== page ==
How did you turn a subject that could be dry into fascinating reading?

Well, I don't know if I made it fascinating! But if so, there are a few reasons:

1) OCD doesn't need a book to make it interesting! It's intriguing all by itself. It's a neurological condition (not, as once believed, a neurosis) that can make otherwise "normal" people behave--and, certainly, think--in very strange ways.

2) The book has as much humor as the publisher felt comfortable including. (They didn't want to be seen as taking a serious subject lightly.) People who have this condition often are bright and creative (she said modestly!), and able to see their own peculiarities quite clearly, even if it's sometimes hard to do anything about them.

3) I also included material I haven't seen in other books on this subject, such as a chapter on physical health problems that can go along with OCD. For instance, if you over wash, you could be at higher risk for eczema. Nothing scary, though. I wouldn't do that to my fellow worriers!

There are sections for health professionals, employers and friends and family members who do not necessarily have OCD, but care about someone who does. I included material about work and travel, kids and seniors. There's also information for couples. In some cases, only one member has the condition—but, surprisingly often, both do.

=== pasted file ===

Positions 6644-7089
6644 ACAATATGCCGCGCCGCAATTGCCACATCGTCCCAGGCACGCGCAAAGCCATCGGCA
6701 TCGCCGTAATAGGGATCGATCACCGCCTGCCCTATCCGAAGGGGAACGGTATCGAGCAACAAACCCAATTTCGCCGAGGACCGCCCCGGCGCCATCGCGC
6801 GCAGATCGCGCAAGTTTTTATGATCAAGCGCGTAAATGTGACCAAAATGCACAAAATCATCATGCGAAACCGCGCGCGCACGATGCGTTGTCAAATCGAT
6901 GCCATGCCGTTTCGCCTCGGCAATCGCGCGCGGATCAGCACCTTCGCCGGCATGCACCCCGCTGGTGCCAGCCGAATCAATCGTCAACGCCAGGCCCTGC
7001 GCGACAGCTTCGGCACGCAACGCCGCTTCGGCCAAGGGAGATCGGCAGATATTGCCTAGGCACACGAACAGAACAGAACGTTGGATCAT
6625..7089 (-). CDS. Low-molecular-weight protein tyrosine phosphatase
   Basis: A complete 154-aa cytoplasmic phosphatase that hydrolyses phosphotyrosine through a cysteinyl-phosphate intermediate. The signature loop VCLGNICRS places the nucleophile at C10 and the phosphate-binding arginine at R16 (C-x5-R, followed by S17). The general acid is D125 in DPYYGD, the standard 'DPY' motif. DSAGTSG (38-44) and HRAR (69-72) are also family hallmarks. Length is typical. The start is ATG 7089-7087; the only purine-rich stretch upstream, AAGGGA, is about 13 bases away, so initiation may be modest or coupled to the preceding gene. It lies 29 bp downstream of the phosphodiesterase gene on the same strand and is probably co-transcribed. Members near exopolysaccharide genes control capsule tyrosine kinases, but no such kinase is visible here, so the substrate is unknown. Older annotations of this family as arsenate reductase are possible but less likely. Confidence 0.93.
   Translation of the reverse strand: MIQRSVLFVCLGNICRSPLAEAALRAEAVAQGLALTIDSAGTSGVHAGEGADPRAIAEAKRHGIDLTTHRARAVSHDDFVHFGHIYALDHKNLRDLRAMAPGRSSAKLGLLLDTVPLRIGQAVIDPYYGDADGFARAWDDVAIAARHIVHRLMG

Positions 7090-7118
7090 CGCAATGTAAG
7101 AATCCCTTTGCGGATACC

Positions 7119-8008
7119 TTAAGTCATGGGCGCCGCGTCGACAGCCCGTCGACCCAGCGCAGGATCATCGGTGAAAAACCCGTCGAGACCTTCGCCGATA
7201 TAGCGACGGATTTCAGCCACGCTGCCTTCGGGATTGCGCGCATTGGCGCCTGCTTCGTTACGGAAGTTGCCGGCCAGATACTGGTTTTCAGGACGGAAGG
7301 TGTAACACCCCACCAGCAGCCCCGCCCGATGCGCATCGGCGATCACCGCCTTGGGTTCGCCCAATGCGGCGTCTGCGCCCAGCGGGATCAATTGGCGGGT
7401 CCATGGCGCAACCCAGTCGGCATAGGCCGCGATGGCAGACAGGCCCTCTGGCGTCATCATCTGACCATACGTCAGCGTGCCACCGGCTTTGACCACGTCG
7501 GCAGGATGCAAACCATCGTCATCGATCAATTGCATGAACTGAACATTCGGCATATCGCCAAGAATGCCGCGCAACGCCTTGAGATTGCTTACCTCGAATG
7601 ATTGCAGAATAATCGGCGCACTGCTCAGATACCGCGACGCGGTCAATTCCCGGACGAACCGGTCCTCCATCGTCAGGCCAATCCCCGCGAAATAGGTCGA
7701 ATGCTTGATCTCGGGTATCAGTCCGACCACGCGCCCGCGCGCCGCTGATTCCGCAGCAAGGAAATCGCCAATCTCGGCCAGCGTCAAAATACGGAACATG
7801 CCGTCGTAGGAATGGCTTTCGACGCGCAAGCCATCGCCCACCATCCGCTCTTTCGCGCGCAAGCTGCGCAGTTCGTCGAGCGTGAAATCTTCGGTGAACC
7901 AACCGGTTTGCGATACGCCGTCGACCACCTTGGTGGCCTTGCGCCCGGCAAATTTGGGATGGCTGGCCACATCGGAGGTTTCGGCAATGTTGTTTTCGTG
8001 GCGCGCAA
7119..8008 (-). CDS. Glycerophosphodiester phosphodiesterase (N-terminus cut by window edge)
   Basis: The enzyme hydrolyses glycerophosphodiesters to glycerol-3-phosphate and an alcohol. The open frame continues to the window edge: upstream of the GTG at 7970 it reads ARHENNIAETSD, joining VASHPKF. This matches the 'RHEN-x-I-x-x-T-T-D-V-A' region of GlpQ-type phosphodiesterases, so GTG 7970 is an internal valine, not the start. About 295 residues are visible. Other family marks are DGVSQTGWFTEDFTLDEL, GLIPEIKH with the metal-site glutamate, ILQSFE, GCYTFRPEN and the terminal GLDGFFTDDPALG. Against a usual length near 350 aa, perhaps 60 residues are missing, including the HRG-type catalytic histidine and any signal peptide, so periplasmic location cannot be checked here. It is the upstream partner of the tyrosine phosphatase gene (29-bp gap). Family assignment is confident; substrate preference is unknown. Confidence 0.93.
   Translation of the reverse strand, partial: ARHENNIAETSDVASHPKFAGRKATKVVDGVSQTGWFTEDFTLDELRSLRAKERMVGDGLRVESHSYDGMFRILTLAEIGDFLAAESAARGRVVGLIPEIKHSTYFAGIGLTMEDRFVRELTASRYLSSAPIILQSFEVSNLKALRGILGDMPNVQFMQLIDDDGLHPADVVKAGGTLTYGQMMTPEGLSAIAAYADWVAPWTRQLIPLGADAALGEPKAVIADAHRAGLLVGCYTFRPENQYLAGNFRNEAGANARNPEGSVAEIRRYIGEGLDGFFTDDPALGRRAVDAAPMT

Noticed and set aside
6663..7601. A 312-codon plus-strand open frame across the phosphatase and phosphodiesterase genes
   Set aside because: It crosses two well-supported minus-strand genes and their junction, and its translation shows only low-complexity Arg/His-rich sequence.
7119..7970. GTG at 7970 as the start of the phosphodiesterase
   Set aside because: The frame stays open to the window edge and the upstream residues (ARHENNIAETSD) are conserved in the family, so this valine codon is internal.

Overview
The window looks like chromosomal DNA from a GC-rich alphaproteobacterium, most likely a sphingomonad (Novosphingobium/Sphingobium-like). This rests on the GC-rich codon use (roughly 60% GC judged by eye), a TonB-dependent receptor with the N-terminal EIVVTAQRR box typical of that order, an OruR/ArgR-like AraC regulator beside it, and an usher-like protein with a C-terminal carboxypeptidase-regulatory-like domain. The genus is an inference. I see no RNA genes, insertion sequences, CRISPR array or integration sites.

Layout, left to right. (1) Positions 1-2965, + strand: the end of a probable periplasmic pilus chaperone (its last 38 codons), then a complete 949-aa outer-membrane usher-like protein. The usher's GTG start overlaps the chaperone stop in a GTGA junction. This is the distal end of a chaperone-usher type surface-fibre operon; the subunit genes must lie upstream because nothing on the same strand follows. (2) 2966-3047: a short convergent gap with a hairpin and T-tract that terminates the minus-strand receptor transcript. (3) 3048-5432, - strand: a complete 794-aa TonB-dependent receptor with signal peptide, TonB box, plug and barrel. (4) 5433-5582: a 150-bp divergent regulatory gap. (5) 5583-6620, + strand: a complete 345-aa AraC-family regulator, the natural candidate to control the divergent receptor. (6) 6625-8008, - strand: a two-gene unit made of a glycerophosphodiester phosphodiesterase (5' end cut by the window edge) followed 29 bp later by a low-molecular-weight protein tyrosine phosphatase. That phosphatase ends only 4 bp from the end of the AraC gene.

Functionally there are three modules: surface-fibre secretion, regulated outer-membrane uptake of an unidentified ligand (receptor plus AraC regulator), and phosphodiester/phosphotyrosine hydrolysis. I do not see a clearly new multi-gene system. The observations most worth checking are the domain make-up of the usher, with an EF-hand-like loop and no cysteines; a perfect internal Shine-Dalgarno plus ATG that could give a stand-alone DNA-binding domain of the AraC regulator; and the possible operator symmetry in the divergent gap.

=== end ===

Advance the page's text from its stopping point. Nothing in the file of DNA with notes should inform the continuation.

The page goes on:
What was the most challenging aspect of writing your book?
Definitely writing 85,000 words (304 pages) in about ten weeks! It was over the Thanksgiving-to-New Year's holidays, too.
Also, negotiating the contract. It was my first experience with a book contract, of course, and I wanted the job. But I also wanted to feel good about what I was doing.

What worked for you on this project?
Having a technical reviewer. Because I didn't have a lot of time to complete the actual writing, having a very knowledgeable person giving my work the once-over reassured me a lot. She gave me some really good suggestions, too.
Also: asking smart, knowledgeable people for ideas. My friend Mark Maynard, who also has OCD, came up with "What Can This Condition Be Good For?" That became a chapter. My fella, Dave, gave me some good ones, as well, especially about living with a person who has OCD.